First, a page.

• Manatee Sanctuary Park (free, not guaranteed to see them but a protected sanctuary for them, public park open daily) 701 Thurm Blvd, Cape Canaveral, FL 32920
  • Manatee Cove Park (8-5, public park, hit/miss on seeing the Manatees) 4905 N Tropical Trl, Merritt Island, FL 32953-7617
  • Exploration Tower ($6.50 per person, 10-5) 670 Dave Nisbet Drive, Port Canaveral, Florida 32920
  • Merritt Island National Wildlife Refuge (daily 8-4, $10 per vehicle, but free if going to National Seashore or with annual national park pass)  From I-95, take Exit 220 (Titusville, State Road 406 Exit). Drive east on SR406, also known as Garden Street. Continue east on Garden Street for 4 miles and travel over the Max Brewer Causeway Bridge. The Refuge begins at the east side of the causeway.  To reach the Visitor Information Center, continue 4 miles past the Refuge entrance (remain to your right at the fork in the road) and the Visitor Center entrance sign will be on your right. GPS coordinates to the Visitor Center are 28.641467 and -80.735842 or Latitude 28 38′ 29.28″ N, Longitude 80 44′ 9.03″ W.  There is an additional wildlife refuge called St. Johns National Wildlife Refuge.
  • Canaveral National Seashore ($15 per car, free with annual national park pass) GPS COORDINATES (Lat/Long) for Playalinda Beach Entrance Station: 28.6450, -80.683 and for Apollo Beach Entrance Station: 28.9368, -80.8302. Canaveral National Seashore is located along Florida’s East coast in both Volusia & Brevard counties. To access Apollo Beach, take I-95 to exit 249, then go east until it turns into A1A. Follow A1A south to the park entrance. To access Playalinda Beach, take I-95 to exit 220. Go east through Titusville on Garden Street, continue east and follow the signs.  An alternate route is to go via Merrit Island National Wildlife Refuge.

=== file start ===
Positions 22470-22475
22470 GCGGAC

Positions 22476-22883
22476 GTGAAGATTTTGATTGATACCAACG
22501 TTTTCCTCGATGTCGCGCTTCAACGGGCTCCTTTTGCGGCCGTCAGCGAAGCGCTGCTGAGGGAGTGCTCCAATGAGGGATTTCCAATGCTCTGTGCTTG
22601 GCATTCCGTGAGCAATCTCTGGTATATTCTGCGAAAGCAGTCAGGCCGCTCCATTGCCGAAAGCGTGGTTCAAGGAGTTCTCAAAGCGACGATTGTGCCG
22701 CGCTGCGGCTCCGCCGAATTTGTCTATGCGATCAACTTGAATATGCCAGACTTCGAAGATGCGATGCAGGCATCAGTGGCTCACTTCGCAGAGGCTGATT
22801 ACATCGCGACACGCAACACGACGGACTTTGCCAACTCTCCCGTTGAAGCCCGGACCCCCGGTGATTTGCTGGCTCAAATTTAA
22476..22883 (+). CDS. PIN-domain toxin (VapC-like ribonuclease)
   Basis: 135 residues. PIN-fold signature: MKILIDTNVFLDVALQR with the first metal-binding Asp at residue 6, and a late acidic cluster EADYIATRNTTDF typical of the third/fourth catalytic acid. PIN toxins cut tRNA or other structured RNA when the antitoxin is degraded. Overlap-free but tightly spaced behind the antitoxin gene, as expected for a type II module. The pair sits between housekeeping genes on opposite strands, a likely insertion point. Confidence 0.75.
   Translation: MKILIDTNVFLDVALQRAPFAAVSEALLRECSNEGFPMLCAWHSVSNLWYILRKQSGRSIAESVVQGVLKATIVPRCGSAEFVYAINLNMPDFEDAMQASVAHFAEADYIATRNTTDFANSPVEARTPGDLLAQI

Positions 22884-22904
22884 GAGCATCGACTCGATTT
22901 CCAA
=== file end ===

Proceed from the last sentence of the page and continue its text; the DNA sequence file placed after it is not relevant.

Here is the list of alternatives we had in case of bad weather:

  • Valiant Air Command Warbird Museum (9-5, adults $20, students $10) 6600 Tico Rd, Titusville, FL 32780-8009
  • American Space Museum & Space Walk of Fame (run by former NASA employees, $10 adults, $5 students, Mon-Sat 10-5, closed Sunday)  308 Pine Street Titusville, Florida 32796

Homeschooling High School: Algebra 2

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Homeschooling high school allows us flexibility in the curriculum, the subjects covered, and the orde we cover subjects.  We have learned some of the online programs go at different pace meaning our son isn’t finishing each program at the same time.  Thus our son started Algebra 2 before completely finishing all of his Geometry programs.   Talking to math professor friends, the teaching of algebra 2 and geometry at the same time made sense.  The following is a list of the resources we used for covering Algebra 2 at more than just a high school level:

Online Programs:

  • Knowre Algebra 2 (79 units, 100% completed, 98% achievement)
  • Mathletics Algebra 2 (150 activities, 100% completed, 95% achievement)
  • Khan Academy (104 skills, almost finished) 

 

Books Used:

  • Algebra and Trigonometry: Structure and Method by Richard G. Brown, Mary P. Dolciani, Robert H. Sorgenfrey, and Robert B. Kane
  • Algebra 2 by Ron Larson, Laurie Boswell, Timothy D. Kanold, and Lee Stiff
  • College Algebra: Graphs and Models by Marvin L. Bittinger, Judith A. Beecher, David J. Ellenbogen, and Judith A. Penna
  • Algebra Word Problems by The Critical Thinking Co
  • Dr. Funster’s Quick Thinks Math by The Critical Thinking Co